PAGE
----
- Michael Thompson
A story about being brave in moments that matter
The woman sat at her kitchen table staring at the four names. In this moment, despite her 83 years, she felt like a nervous teenager. She couldn’t believe what she was doing.
Months earlier, while walking the Camino de Santiago, a 500-mile trek across northern Spain, she’d met a man. It seemed to be just another friendly encounter with a stranger, one of many she’d had since arriving in the country. The conversation had lasted only a few minutes, and they parted without exchanging names.
But when she eventually made her way back to her home in Norway, she couldn’t stop thinking about that man. There was just something about him… something kind, maybe. She couldn’t quite put her finger on it, but she knew she wanted to see him again.
When she’d originally planned her trip, meeting someone new was the last thing on her mind. She’d decided to go on the walk to help her come to grips with the passing of her husband. It was a way for her to reenter the world after being deep in despair for so long. Yet she kept replaying the exchange with the man in her head, until one day, she decided to do something about it
Following the advice of a friend, she called the information offices of the Camino de Santiago and shared the whole story. She explained how she met a man during the walk. She said she didn’t have much information about him, but she knew he was from the Netherlands. She laughed when she admitted she didn’t even know his first name.
Fortunately, the person who answered the call had a soft spot for her situation. It took some digging, but by the time the phone call ended, the woman had the names and mailing addresses of four Dutchmen who finished the walk around the same time as her.
Later that day, after hours of trying to figure out what to do next, the woman hatched a plan. She spent the rest of her evening writing out four identical cards.
Years later, my father was walking the Camino de Santiago and stopped in a café outside of Leon, Spain. He began chatting with an elderly couple. After sharing a few glasses of wine together, my father asked the two of them how they’d met.
The couple smiled as the man explained that one day, he received a card from a stranger.
Sometimes, when I’m feeling stuck, I imagine that woman sitting alone at her kitchen table, thinking about the man she had met. I imagine her picking up the phone and then putting it down, wondering if the whole plan was absurd. I then imagine her thinking, “What have I got to lose?” and slowly dialing the number to the information center. I imagine her writing out the fourth letter with the same level of care as she did the first.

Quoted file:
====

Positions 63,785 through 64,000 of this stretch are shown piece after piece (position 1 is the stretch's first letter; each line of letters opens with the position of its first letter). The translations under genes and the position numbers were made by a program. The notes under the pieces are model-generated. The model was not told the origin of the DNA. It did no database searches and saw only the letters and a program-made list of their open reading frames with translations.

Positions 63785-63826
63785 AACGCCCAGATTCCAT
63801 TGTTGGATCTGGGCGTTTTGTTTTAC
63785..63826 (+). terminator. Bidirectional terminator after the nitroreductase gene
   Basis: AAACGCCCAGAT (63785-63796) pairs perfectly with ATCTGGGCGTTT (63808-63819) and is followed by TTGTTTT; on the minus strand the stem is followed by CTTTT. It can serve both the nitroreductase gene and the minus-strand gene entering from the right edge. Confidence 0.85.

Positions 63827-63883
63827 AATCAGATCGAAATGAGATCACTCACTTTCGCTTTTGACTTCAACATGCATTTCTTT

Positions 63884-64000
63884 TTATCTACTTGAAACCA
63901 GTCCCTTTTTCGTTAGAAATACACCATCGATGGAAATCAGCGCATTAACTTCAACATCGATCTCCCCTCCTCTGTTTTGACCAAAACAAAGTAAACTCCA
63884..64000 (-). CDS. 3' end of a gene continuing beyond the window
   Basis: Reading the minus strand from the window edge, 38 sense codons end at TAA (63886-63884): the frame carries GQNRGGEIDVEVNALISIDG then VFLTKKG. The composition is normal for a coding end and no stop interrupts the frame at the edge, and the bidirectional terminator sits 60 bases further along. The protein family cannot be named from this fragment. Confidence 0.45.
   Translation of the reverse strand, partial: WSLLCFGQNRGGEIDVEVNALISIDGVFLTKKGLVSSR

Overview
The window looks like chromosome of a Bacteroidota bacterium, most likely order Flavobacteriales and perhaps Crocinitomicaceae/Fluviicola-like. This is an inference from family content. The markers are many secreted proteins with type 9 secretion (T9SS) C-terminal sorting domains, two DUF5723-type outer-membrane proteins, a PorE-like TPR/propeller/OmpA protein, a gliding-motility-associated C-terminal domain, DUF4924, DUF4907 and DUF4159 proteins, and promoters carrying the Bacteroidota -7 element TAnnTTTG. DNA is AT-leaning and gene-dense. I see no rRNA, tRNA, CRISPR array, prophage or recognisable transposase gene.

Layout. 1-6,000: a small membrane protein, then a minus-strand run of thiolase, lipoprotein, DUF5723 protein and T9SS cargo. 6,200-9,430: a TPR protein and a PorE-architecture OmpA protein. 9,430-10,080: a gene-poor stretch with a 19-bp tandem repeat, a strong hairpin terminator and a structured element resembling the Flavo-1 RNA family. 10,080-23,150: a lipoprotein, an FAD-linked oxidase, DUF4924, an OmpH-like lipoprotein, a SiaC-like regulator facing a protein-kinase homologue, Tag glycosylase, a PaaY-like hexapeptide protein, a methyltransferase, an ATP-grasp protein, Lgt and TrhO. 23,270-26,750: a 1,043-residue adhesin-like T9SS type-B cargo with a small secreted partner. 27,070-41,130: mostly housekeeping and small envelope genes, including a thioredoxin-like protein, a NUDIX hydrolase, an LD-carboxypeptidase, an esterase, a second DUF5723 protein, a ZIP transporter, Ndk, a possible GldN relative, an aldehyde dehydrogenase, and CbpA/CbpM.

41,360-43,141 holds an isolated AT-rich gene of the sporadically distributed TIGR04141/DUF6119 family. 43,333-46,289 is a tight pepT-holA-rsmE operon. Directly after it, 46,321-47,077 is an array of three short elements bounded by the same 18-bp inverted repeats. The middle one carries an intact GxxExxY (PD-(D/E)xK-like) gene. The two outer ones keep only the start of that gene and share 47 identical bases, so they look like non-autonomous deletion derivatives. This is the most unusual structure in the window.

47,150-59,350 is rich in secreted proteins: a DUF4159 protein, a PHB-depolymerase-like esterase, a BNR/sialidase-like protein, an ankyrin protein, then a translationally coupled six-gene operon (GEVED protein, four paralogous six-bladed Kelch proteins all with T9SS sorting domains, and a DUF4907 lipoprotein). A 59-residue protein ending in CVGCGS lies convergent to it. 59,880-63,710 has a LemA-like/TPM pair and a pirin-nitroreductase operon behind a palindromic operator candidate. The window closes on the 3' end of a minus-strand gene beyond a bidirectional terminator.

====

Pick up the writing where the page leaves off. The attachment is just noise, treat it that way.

I imagine the lines on her face shifting when she finally looks down at her mail one day and sees the man’s name staring back at her. I can practically feel her heartbeat.
When I think about her actions, I’m reminded of the fact that we’ll never get what we want out of life if we don’t summon the strength to ask for it. How many days do we waste living in a state of hesitation because we’re scared of being rejected? How many opportunities have passed us by because we’ve given more power to our excuses than our possibilities?
I don’t want to live my life like that. I want the courage to ask for what I want. And I don’t ever want to stop treating my curiosity like a responsibility.
Everywhere we turn, we are bombarded with advice on how to get the most out of life. All of it is worthless if you don’t make the decision to be brave in the moments that matter.
Maybe you’ll have to send out a thousand letters. Maybe you’ll get rejected, and it will hurt. Maybe you’ll find out that what you thought you wanted isn’t actually what you want, and you have to change your course. It’s all part of the deal. But when you default to asking, you open yourself to opportunities that can bring joy and meaning to your life. It’s far better than never knowing what could have been.